A draft law proposing tighter controls on the sale and consumption of alcohol—the first of its kind in Cambodia—is being advanced by health experts as a way to reduce and prevent domestic violence.
Mom Kong, executive director of the Cambodia Movement for Health, told senior government officials and NGOs during a meeting on Thursday that passing the draft law on alcohol was critical to addressing widespread gender-based violence.
The law “is very important because you can save lives and prevent children from taking up drinking and becoming addicted to alcohol,” Mr. Kong said after the meeting.
Drafted by the Health Ministry, the legislation was reviewed by an inter-ministerial committee in July last year before being sent to the Council of Ministers, where its progress has stalled. In a bid to reduce consumption, it would impose taxes, set a minimum drinking age of 21, create penalties for retailers who sell liquor to underage consumers and ban advertising.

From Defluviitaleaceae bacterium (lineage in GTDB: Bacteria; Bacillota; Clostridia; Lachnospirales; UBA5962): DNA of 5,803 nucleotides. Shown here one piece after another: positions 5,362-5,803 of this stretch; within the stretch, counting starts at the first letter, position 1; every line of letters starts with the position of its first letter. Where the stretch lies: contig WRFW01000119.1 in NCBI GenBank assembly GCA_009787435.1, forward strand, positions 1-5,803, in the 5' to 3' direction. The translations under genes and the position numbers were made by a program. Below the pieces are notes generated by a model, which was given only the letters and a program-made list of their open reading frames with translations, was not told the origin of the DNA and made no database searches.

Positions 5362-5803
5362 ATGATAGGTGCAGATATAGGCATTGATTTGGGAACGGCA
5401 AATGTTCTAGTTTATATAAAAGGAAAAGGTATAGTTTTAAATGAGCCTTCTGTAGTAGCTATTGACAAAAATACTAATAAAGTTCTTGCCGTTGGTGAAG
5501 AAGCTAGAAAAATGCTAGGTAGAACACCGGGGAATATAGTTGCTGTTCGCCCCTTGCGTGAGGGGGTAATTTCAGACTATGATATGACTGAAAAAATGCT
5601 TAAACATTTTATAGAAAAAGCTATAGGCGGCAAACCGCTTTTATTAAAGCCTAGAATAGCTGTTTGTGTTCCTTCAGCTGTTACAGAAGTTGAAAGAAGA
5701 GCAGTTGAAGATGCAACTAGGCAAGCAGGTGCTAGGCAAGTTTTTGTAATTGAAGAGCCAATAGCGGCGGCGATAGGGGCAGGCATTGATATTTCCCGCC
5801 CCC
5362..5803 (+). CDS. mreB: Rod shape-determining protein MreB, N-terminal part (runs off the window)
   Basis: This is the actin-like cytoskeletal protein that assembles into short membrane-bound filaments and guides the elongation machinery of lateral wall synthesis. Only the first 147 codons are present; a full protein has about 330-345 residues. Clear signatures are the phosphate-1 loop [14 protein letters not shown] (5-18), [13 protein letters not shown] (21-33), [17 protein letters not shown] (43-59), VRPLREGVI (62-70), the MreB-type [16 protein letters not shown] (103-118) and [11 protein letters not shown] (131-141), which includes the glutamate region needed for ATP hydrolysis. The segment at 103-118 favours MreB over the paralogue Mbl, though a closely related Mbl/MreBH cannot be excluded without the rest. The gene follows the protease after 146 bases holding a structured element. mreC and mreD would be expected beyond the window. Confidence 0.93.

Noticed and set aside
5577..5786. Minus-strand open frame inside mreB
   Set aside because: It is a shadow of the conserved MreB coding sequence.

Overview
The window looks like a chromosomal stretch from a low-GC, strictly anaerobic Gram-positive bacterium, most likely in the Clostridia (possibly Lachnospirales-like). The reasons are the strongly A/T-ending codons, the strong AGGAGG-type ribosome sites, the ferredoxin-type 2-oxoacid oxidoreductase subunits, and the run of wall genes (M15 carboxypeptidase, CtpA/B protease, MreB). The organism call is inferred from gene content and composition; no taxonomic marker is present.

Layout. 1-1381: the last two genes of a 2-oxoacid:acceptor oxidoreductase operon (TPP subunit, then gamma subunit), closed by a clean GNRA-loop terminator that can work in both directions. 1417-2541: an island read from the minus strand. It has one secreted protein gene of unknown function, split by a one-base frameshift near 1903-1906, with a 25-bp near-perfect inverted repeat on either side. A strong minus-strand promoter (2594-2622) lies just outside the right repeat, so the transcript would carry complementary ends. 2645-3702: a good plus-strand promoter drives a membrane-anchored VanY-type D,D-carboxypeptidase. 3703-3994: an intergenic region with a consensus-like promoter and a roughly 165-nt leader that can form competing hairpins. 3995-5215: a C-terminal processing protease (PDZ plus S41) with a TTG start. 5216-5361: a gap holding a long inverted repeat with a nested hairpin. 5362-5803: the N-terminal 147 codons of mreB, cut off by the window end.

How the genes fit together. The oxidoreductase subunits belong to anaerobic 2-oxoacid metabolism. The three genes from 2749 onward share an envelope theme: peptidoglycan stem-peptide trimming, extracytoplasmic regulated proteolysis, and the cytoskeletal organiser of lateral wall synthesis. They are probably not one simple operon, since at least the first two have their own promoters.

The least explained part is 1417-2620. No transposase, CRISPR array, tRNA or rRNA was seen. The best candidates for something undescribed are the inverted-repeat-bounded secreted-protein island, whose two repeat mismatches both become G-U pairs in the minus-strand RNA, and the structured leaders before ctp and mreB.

Moderating alcohol consumption by increasing its price, restricting hours for purchase and treating alcohol disorders can reduce violence between spouses and partners, according to the World Health Organization.
“Research from the Ministry of Women’s Affairs clearly says the intensity and the frequency of violence increases with an increase in the consumption of alcohol,” said Mr. Kong, who has led the push for stricter liquor laws.
He said that the penalties outlined in the law would force Cambodia’s poorly regulated alcohol industry and retail market to take account for aggressive advertising campaigns.
Mean Sam An, chairwoman of the Senate committee for health and social affairs, said the legislation was designed to prosecute crimes in which alcohol was a factor, including domestic violence.
“The alcohol law has punishments for people who cause violence after drinking, but not all violence is caused by alcohol,” she said. “If this law was passed it would reduce domestic violence and violence against children.”
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